Recognizing the rapidly increasing salinity concentration in the Lower Colorado River and its impact on water users, the Colorado River Basin States came together in 1973 and organized the Colorado River Basin Salinity Control Forum (Forum). In 1974, in coordination with the Department of the Interior and the U.S. State Department, the Forum worked with Congress in the passage of the Colorado River Basin Salinity Control Act (Act). Title I of the Act deals with the United States’ salinity commitments to Mexico. Title II of the Act creates the Colorado River Basin Salinity Control Program (Program) which focuses on improving the water quality of the Colorado River to U.S. users above Imperial Dam.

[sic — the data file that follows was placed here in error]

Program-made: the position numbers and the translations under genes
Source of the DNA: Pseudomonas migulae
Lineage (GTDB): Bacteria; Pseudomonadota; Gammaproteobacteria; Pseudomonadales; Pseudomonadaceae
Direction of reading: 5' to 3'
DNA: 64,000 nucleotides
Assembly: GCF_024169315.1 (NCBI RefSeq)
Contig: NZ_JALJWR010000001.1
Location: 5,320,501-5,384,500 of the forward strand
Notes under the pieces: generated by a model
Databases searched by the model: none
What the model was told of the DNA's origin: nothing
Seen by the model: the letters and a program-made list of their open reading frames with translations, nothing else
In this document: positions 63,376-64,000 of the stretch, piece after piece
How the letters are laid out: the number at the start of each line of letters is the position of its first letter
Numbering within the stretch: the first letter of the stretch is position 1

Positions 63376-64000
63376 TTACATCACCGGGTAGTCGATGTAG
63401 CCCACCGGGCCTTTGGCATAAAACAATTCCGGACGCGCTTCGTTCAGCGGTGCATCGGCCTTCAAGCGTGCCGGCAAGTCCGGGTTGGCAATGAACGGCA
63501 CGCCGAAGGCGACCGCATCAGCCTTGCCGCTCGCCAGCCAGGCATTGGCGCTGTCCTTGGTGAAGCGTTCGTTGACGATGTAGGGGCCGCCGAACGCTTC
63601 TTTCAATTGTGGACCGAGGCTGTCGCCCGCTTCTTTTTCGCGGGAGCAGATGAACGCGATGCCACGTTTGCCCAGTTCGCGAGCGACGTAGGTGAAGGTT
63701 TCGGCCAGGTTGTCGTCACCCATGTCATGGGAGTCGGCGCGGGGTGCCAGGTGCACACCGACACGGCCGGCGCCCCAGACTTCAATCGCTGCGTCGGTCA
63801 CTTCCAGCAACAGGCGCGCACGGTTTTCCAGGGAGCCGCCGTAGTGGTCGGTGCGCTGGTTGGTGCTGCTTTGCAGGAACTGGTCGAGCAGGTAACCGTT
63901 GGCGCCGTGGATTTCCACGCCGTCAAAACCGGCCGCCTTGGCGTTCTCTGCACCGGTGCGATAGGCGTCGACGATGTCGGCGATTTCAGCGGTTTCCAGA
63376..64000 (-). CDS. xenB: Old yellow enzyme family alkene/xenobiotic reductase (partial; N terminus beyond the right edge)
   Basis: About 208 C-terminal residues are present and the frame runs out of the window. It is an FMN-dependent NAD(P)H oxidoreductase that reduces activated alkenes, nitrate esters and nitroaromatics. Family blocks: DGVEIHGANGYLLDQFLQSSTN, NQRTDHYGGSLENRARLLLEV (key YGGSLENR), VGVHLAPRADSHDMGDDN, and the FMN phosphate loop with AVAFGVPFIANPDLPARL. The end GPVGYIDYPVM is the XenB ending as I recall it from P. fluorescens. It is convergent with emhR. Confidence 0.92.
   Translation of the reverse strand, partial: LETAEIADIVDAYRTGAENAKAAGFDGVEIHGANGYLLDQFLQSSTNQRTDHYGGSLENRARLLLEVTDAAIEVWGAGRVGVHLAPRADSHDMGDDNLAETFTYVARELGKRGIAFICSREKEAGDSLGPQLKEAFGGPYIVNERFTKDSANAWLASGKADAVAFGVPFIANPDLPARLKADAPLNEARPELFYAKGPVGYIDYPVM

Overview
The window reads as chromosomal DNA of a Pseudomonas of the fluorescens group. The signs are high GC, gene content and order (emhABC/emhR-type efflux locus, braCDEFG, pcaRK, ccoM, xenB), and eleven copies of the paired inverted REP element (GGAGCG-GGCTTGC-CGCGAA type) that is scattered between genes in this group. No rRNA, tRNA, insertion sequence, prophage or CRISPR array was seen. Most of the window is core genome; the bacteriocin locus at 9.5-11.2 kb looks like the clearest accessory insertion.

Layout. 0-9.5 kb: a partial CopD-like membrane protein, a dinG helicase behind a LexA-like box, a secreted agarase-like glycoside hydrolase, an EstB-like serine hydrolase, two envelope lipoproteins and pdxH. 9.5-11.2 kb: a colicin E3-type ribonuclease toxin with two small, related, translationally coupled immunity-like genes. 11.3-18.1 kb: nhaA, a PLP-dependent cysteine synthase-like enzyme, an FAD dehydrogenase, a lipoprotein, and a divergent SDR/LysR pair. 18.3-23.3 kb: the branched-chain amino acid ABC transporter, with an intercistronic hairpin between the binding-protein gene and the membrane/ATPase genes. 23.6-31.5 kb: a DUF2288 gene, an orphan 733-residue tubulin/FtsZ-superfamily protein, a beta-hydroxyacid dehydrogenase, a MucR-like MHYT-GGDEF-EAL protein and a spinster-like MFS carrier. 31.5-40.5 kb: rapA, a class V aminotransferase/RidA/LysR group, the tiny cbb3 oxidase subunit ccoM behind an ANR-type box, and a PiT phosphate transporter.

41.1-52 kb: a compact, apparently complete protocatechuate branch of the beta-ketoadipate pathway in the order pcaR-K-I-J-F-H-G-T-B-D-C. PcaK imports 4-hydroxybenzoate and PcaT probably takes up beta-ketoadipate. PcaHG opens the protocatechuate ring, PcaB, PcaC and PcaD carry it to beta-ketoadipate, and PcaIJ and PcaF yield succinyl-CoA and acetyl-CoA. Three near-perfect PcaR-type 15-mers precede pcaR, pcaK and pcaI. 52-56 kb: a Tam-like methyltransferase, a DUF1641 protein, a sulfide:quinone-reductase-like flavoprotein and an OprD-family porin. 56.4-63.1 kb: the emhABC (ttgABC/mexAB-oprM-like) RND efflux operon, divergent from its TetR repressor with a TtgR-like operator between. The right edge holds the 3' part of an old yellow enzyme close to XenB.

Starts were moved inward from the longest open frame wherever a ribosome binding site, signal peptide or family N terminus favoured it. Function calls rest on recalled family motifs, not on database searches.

Since implementation of the Program, measures have been put in place which now reduce the annual salt load of the Colorado River by more than 1.3 million tons. The salinity concentration at Imperial Dam has been reduced by about 90 mg/L. However, even with these efforts the quantified damages to U.S. users are still approximately $382 million per year. Damages are projected to increase to $614 million per year by 2035 if the Program does not continue to be aggressively implemented.